… which is not to say that it’s a 55-minute funeral march. A major selling point of Iris is not only the stylistic variety that Altars of Grief employs, but the smoothness with which the group transitions between those stylistic motifs. 9-minte opener “Desolation,” following the aforementioned intro, is primarily downtempo and funereal in tone, heavy on strings and clean, readily decipherable vocal work, but by its end begins to risk collapsing under its own weight, if it were to be followed by a similar number. Seemingly in awareness of this, “Isolation” follows with high-speed blasting, aggressive chordal work, and higher-pitched shrieking, rarely letting up by any significant degree throughout; then the title track pulls back into mid-tempo work and a more balanced split between cleans and harsh vocals. The same interplay largely continues as the album works through its narrative, dynamic yet not jarring, and while it does lose momentum for brief periods, particularly in the less effective latter half of “Broken Hymn,” it never stumbles outright. The group thus shows an admirable facility in capitalizing on traditional doom and black metal, while not overplaying its hand in any one stylistic influence, and enjoys the ancillary benefit of Iris, despite its length, being an easy listen.
Easy on the ears, that is. The flow is there, the mix is deep and clear and notably accents the strings, the instruments have clearly defined roles and rarely overplay. Particular kudos should be given to the drum work, which is relatively assertive, particularly with energetic and nimble use of the kick drums. The strings are employed with restraint, generally content to serve in an accenting role (relieving, given how often they’re elsewhere used as a crutch to obscure boring and flaccid performances- I’m looking at you, ABBA Borgir). Execution and technical performance, therefore, is here difficult to fault within those parameters. The other side, however, is that those placing a premium on aggression or abrasiveness may want to look elsewhere. In many ways Iris is “delicate,” for lack of a better term; its black metal influences extend neither to the raw nor the trve nor the kvlt, but mainly to technique- to wit, careful employment of blasting sections and the accompanying tremolo picking. Genre purists will want to look elsewhere, as will anyone uncomfortable with an album whose heft resides in its narrative more than in any other characteristic, and whose cathartic aspect is placed in service of introspection, rather than vice versa.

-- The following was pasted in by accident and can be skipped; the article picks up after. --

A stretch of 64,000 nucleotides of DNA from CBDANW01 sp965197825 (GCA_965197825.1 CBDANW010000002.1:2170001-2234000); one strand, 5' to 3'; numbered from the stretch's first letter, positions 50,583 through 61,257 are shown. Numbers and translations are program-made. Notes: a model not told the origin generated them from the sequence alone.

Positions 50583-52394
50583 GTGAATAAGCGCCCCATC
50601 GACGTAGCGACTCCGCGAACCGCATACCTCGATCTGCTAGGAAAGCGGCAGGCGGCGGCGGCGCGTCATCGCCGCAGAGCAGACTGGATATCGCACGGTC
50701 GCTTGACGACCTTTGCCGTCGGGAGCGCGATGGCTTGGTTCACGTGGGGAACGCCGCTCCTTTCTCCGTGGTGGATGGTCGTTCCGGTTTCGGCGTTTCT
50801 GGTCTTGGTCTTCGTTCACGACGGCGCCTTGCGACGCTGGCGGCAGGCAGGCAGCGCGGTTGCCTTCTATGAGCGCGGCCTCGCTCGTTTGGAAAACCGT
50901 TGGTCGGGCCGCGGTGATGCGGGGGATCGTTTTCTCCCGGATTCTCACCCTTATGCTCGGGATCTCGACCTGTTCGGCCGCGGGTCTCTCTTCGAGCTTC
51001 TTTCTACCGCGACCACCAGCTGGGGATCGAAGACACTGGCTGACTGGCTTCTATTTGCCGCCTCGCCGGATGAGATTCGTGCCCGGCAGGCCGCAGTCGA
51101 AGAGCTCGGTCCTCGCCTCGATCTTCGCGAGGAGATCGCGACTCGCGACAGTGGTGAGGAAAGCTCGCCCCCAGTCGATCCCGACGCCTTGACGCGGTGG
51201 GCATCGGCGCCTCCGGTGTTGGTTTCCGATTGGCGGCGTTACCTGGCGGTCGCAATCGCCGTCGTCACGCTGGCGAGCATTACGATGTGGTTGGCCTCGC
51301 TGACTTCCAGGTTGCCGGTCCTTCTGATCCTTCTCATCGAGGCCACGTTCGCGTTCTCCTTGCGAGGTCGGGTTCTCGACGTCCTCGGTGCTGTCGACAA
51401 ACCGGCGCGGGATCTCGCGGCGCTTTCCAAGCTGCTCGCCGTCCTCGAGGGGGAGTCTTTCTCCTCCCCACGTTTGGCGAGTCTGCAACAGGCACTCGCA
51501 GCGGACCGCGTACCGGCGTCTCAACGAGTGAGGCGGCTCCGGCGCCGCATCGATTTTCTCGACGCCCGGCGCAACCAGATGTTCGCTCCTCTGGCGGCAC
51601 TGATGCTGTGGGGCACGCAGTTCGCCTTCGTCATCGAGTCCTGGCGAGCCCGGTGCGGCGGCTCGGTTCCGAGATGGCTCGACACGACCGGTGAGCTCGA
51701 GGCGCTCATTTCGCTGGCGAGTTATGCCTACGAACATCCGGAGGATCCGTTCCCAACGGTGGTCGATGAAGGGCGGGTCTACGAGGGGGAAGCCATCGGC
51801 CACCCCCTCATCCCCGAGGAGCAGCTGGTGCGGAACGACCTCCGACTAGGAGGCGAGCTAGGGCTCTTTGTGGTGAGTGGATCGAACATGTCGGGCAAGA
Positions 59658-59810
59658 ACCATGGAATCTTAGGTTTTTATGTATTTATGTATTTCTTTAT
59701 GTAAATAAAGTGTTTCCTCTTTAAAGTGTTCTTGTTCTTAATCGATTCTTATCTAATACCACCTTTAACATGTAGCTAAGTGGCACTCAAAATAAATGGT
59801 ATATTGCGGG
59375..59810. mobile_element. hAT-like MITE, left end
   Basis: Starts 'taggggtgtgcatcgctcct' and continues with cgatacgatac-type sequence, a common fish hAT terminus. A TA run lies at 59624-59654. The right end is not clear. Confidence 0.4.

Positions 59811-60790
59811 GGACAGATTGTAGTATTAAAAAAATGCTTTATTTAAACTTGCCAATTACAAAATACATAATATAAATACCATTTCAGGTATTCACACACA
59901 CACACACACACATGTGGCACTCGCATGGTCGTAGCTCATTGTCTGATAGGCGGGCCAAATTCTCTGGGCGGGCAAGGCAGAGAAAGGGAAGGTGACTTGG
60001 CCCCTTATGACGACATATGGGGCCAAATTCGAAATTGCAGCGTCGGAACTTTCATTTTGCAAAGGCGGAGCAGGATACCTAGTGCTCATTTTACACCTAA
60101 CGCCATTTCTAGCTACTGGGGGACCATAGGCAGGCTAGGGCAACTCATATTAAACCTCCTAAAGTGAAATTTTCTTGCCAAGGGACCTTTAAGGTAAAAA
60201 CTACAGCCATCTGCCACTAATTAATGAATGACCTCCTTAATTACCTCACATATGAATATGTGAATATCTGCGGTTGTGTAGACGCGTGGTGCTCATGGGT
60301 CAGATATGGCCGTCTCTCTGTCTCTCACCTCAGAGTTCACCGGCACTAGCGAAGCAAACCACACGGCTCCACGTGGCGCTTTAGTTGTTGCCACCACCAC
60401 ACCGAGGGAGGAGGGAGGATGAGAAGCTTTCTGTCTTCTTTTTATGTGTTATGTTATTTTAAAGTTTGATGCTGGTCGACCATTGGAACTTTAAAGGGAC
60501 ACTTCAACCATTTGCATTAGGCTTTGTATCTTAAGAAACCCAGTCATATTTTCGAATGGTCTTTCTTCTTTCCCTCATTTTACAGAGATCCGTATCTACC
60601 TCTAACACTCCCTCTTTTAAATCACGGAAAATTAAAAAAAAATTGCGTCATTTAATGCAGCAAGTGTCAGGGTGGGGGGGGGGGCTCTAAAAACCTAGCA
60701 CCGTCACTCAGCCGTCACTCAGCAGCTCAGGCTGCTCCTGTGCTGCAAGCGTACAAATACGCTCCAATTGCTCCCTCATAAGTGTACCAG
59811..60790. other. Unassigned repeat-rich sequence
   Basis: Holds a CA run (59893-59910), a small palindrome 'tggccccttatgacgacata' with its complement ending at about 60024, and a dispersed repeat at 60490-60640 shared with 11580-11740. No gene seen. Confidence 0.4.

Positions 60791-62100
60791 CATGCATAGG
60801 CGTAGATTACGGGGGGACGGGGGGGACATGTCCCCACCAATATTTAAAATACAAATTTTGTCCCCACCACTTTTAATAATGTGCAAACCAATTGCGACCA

Thus, like all things Iris is not without fault. However easy it is to experience on a relative scale, it’s still long. It still drags in places, however briefly. But its faults are decidedly minor; even Tommy and The Wall have numbers where my attention flags a little (fight me). After casting about for substantive complaints, I came up quite short. In their absence, what’s left is gloriously produced, confidently executed, self-aware and contemplative, and an exemplar of tragedy as an aesthetic ideal. Altars of Grief may be preoccupied with loss and despair, but Iris is nothing less than a triumph on all fronts. Well done.
Reviewed by: Vladamir Poutine
Reviewed by: Vladamir Poutine
In : English
Tags: altars of grief altars of grief iris blackened doom metal saskatchewan doom metal prairie doom metal death doom metal